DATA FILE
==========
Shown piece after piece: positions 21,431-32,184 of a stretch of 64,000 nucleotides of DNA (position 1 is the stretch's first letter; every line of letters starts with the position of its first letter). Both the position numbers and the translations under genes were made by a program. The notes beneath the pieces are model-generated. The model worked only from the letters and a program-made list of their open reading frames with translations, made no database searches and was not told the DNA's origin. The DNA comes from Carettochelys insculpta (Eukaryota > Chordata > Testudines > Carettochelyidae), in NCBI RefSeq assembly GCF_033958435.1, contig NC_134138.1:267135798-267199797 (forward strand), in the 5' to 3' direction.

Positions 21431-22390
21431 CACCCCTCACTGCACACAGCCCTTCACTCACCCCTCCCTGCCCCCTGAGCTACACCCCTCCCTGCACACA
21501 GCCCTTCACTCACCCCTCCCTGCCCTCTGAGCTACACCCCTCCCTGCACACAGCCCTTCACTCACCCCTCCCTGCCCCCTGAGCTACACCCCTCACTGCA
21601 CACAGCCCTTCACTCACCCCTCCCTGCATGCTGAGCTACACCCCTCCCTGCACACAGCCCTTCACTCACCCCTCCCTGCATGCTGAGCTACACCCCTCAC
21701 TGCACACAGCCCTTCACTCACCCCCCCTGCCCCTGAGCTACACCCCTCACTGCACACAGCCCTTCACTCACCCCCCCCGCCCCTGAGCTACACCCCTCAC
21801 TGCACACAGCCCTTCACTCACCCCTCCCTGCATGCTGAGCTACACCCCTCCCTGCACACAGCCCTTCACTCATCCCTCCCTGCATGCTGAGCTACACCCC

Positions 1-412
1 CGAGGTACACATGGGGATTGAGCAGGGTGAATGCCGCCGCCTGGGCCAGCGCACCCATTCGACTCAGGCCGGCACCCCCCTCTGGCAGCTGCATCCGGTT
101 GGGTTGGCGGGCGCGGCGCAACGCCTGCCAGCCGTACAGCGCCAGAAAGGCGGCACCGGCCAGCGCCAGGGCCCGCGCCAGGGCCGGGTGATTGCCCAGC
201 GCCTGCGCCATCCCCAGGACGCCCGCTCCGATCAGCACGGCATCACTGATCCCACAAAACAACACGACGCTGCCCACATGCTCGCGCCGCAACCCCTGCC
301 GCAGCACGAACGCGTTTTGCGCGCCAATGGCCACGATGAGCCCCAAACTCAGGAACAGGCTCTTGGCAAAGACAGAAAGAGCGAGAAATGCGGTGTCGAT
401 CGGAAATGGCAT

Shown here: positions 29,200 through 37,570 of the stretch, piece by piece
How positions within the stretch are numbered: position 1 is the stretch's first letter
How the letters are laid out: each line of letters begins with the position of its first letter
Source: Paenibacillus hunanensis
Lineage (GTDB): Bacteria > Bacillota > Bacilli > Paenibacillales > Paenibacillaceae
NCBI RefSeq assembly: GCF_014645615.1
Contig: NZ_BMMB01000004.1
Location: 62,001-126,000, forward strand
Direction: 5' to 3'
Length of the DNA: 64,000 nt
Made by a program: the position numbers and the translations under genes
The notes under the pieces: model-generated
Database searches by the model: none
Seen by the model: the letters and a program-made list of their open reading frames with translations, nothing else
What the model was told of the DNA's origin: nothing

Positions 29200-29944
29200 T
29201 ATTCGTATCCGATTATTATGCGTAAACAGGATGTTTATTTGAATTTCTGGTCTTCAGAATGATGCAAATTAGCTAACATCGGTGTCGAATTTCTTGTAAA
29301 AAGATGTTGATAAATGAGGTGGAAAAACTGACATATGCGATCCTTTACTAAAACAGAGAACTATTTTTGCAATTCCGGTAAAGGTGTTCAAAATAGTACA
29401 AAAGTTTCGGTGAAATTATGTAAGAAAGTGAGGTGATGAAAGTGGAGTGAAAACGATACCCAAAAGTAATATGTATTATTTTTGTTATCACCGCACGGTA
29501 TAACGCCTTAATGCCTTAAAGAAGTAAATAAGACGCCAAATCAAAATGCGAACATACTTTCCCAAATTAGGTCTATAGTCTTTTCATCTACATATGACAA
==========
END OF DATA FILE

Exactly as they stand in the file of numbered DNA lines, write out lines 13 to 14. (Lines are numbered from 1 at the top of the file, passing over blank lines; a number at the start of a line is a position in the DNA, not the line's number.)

401 CGGAAATGGCAT

Shown here: positions 29,200 through 37,570 of the stretch, piece by piece